Published online by Cambridge University Press: 13 September 2019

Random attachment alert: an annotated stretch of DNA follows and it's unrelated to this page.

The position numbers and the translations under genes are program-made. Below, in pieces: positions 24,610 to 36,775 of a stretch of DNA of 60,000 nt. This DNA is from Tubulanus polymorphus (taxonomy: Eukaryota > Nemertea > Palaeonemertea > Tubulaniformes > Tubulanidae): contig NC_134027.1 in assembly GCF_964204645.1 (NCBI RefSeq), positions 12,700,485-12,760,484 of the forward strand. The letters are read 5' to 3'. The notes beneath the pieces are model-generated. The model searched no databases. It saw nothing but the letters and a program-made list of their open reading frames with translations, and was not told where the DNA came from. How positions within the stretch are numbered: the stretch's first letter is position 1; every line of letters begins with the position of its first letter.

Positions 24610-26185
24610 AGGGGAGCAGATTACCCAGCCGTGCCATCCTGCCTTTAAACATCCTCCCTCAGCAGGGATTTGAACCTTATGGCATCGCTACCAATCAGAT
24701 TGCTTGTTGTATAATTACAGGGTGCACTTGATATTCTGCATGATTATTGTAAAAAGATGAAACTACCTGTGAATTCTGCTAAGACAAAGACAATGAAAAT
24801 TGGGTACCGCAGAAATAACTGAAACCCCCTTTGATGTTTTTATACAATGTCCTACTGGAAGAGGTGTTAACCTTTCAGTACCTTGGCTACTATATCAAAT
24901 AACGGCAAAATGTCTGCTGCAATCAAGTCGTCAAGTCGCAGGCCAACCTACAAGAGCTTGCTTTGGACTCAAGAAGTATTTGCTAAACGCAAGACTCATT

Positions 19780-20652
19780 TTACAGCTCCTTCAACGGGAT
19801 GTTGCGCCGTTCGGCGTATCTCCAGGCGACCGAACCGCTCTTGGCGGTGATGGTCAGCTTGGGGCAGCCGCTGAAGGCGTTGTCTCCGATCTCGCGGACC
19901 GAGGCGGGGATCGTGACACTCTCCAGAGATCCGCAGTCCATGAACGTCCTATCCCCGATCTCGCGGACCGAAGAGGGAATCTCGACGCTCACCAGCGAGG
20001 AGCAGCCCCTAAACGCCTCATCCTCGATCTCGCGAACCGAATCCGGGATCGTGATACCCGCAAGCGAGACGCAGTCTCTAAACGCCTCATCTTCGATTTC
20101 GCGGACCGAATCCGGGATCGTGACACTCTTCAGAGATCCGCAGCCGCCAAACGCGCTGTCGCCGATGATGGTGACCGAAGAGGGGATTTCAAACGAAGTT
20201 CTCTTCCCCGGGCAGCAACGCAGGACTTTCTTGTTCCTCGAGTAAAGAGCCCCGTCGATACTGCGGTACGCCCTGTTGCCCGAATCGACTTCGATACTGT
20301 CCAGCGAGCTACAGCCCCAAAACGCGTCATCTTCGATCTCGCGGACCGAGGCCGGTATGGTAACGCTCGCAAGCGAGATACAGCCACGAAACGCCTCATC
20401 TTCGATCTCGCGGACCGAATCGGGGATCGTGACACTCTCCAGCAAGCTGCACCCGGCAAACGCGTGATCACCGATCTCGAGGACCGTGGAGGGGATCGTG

This chapter covered financial tools beyond conventional insurance, to cover self-insurance, risk-sharing agreements, forms of deposits, and various types of compensation funds. The common element is that the capital either remains solely with the actor or remains closer to the actor, so they are less costly on capital budgets. Self-insurance meant to book a financial reserve to cover certain future risks. In the late 1970s, the term began to include the concept of ‘captives,’ wherein a company owns its own insurance agency and write its own policies. Risk-sharing agreements are contractual agreements between similarly placed firms to agree to pay-up in capital, based on a pre-agreed ratio, to cover any of the co-parties’ capital needs to cover emergencies and damages. Various forms of deposits and guarantees involve a third party holding the capital of the risky first party until a certain event or time period has been successfully reached; however, this type of structure can create substantial moral hazards. Compensation funds can be created in two basic manners, the first is to have the actor pay while undertaking the risky activity in some form, while the second is to have public funds cover the cost of the funds.